April is IBS Awareness Month. Chances are, if you don’t suffer from IBS, you know someone who does. Sufferers often don’t talk about their symptoms due to embarrassment. Irritable bowel syndrome can be a life-long challenge to live with, restricting your diet and activities. If any of the symptoms sound familiar, such as recurring stomach pain, bloating, diarrhoea, and constipation, it might be worth making a GP appointment to discuss it further. COVID-19 has led to fewer people seeking help for worrying symptoms. If you have bleeding from your bottom and/or blood in your poo, you should get it checked out. It may not be anything serious, but it’s better to find out quickly. While the number of people who have bowel cancer is small, appropriate support costs money. Bowel Cancer UK would like to see you get active every day in April. You can raise funds for Bowel Cancer UK and get fit simultaneously, so it’s a win-win.
Most people will have heard of arthritis, but there is a wide range of associated conditions with similar symptoms. Versus Arthritis is dedicated to supporting people who have arthritis. They have a brilliant website full of valuable resources. Arthritis varies considerably in severity and treatment, so it’s always worth talking to your GP if things have changed for you.
If you’re aged 14 or over and are on our Learning Disability Register, we’d like to see you at least once a year for a check-up, and to see how you’re getting on. If you’ve received an invitation for a health check because you or someone you care for has a learning disability, please make sure you attend so we can check your general health and make sure you’re feeling well. If you think you should be on our register but aren’t sure if you are, just give us a call and we’ll have a look for you.
If you think of the autism spectrum as a linear scale, you might want to think again. Autism is a complex condition and, as they say, if you’ve met one person with autism, you’ve met one person with autism. Fewer girls are diagnosed with autism than boys, so why is that? This interesting piece below looks at the reasons why girls are diagnosed less often.
7th April is World Health Day and WHO wants us to address health inequalities across the globe. As a nation with access to excellent healthcare, free at point of need, we should encourage improved healthcare for every country.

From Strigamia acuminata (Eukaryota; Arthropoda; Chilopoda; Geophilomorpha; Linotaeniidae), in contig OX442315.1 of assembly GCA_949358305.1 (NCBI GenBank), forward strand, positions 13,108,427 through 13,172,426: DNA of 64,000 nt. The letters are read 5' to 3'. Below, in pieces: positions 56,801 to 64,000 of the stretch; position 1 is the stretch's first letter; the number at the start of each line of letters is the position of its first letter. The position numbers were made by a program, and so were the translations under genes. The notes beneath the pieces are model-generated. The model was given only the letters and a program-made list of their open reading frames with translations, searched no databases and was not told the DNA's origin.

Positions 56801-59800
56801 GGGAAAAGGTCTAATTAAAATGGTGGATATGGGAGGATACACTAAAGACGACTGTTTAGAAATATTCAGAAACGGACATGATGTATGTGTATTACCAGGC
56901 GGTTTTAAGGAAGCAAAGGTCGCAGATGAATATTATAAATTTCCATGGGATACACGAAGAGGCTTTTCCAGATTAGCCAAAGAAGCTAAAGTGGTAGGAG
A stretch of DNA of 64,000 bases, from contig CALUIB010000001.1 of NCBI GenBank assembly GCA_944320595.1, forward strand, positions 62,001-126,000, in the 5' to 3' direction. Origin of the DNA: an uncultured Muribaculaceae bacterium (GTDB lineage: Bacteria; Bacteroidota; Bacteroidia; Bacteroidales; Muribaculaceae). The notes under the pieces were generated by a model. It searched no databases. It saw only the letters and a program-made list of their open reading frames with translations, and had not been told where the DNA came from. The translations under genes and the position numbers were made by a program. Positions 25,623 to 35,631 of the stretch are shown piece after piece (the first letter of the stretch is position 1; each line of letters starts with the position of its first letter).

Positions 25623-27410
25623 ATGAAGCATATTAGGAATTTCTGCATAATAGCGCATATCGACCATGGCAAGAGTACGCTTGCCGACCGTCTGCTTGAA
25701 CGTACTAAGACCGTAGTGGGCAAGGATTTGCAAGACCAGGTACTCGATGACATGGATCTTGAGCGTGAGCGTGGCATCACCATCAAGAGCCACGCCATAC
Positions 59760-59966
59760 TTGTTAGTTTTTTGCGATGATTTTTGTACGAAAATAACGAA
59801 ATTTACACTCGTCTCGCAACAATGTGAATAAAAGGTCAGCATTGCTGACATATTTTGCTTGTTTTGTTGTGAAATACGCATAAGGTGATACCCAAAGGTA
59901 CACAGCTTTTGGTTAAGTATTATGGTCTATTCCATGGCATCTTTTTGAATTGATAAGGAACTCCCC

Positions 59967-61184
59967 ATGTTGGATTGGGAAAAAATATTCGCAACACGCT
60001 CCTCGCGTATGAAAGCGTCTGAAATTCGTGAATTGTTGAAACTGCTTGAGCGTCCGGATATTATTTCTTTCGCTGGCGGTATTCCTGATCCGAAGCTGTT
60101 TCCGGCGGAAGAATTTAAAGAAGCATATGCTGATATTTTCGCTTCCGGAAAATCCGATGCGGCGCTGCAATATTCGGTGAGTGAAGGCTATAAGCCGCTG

As COVID-19 has demonstrated, where you live can have a massive impact on your life. Health inequality shouldn’t happen in the UK because we have free access to good healthcare. The difference between the least deprived and most deprived areas equates to almost ten years of life expectancy for men. That’s not the whole argument, though. Attending reviews and making healthy lifestyle choices can improve health outcomes.
11th April is World Parkinson’s Day. Around 145,000 people in the UK are living with Parkinson’s. It’s a neurological condition that gets worse over time. If you are, or you care for, someone living with Parkinson’s, tune in between 11 and 12 for a live event that covers topics that matter to you. You can join the event by visiting the parkinsons.org.uk website on the day or by watching on YouTube. https://www.parkinsons.org.uk/get-involved/world-parkinsons-day-2021
The theme for this year’s European Immunisation Week is ‘Prevent, Protect, Immunise’. As we’ve all seen in the past months, we need herd immunity to protect those who cannot be immunised. In the UK, we’re offered free vaccinations at certain times in our lives. If you’re offered a vaccination, please have it; it can save your life and the lives of others.
If you’re over 50, or have a condition that makes you at higher risk from coronavirus, are a frontline health and social care worker, have a learning disability, or are a carer for someone at higher risk from coronavirus, you can book your appointment for vaccination now by contacting us, or visiting: https://www.nhs.uk/conditions/coron...rus-vaccination/book-coronavirus-vaccination/
Published: Apr 1, 2021